Many life-cycle processes in parasites are regulated by protein phosphorylation. Hence, disruption of essential protein kinase function has been explored for therapy of parasitic diseases. However, the difficulty of inhibiting parasite protein kinases to the exclusion of host orthologues poses a practical challenge. A possible path around this difficulty is the use of bumped kinase inhibitors for targeting calcium dependent protein kinases that contain atypically small gatekeeper residues and are crucial for pathogenic apicomplexan parasites’ survival and proliferation. In this review, we review efficacy against the kinase target, the parasite growth in vitro, and in animal infection models, as well as the relevant pharmacokinetic and safety parameters of bumped-kinase inhibitors.

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Published in Experimental Parasitology, v. 180, p. 71-83.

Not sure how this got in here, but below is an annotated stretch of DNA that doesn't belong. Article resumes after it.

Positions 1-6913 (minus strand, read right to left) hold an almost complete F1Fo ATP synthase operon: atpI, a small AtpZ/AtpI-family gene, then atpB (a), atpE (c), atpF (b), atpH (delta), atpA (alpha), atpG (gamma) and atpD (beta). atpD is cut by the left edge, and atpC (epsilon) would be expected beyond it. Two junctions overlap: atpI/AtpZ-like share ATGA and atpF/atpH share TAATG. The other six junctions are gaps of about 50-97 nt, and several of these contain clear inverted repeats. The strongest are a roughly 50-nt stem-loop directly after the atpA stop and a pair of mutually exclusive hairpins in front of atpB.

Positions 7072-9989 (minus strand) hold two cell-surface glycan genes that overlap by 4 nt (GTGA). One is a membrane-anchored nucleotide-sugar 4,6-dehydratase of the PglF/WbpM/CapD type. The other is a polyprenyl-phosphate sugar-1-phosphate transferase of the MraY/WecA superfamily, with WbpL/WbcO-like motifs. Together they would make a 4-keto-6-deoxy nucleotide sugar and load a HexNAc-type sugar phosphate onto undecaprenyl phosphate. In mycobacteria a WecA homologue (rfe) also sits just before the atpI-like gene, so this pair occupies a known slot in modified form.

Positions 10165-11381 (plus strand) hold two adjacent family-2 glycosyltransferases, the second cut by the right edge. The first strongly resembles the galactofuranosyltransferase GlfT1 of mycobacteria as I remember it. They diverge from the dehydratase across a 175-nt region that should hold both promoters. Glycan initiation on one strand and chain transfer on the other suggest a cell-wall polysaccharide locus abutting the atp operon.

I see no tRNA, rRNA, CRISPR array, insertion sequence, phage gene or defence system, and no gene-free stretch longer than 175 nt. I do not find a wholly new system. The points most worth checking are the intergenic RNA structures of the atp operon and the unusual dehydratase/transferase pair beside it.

© 2017 Elsevier Inc. All rights reserved.

This manuscript version is made available under the CC‐BY‐NC‐ND 4.0 license https://creativecommons.org/licenses/by-nc-nd/4.0/.

The document available for download is the author's post-peer-review final draft of the article.

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This work was supported by the US National Institutes of Health (NICHHD R01HD080670 & NIAID R01AI111341, R01AI089441) and the USDA (2014-06183). This work was also supported by Swiss National Science Foundation (grant No. 310030_165782) and in part by Career Development Award # BX002440 to J. Stone Doggett from the United States Department of Veterans Affairs Biomedical Laboratory Research and Development.